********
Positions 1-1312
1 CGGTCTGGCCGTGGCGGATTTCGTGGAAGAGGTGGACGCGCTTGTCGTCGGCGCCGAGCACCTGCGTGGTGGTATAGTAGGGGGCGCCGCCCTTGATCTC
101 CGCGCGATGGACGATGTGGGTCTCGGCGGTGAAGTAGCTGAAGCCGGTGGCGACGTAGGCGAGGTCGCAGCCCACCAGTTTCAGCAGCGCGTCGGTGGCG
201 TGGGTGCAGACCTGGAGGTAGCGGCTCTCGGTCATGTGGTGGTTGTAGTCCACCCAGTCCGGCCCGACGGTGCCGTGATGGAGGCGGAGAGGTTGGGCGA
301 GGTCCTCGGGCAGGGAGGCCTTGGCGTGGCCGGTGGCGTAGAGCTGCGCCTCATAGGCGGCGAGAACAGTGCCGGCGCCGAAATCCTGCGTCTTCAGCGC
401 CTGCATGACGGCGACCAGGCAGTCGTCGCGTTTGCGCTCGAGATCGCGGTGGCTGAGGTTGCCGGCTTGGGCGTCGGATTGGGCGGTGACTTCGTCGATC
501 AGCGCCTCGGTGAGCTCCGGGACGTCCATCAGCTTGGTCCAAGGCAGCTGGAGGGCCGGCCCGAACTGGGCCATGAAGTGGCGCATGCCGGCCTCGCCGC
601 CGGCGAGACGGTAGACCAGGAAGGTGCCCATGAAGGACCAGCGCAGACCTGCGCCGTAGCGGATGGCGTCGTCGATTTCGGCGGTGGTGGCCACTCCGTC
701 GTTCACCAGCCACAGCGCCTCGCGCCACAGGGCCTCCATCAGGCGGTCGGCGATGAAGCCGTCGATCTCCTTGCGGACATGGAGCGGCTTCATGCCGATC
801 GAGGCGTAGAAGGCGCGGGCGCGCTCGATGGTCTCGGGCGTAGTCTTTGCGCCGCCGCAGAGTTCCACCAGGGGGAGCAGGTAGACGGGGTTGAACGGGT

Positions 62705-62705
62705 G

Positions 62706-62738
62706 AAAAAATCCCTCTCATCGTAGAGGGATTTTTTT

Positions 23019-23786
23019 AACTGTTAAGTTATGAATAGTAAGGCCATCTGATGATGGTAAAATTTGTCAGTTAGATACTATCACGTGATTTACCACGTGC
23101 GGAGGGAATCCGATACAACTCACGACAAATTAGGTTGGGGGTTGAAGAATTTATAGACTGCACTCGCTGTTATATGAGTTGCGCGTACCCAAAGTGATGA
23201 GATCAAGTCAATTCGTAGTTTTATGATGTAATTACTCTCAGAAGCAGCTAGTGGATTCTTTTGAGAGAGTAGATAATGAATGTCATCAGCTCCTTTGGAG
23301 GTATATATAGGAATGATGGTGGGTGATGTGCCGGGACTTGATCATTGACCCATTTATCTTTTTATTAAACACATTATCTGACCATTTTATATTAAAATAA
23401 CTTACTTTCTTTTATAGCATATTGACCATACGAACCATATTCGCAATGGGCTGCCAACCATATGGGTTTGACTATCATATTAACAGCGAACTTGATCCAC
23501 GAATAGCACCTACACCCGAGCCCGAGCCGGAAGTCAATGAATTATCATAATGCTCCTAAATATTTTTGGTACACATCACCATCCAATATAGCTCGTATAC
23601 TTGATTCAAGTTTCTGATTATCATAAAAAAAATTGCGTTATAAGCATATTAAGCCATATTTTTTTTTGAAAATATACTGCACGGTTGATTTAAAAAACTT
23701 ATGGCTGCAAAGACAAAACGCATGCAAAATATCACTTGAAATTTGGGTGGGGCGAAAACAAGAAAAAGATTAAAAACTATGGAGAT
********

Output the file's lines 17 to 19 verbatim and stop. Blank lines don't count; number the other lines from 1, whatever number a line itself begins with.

23101 GGAGGGAATCCGATACAACTCACGACAAATTAGGTTGGGGGTTGAAGAATTTATAGACTGCACTCGCTGTTATATGAGTTGCGCGTACCCAAAGTGATGA
23201 GATCAAGTCAATTCGTAGTTTTATGATGTAATTACTCTCAGAAGCAGCTAGTGGATTCTTTTGAGAGAGTAGATAATGAATGTCATCAGCTCCTTTGGAG
23301 GTATATATAGGAATGATGGTGGGTGATGTGCCGGGACTTGATCATTGACCCATTTATCTTTTTATTAAACACATTATCTGACCATTTTATATTAAAATAA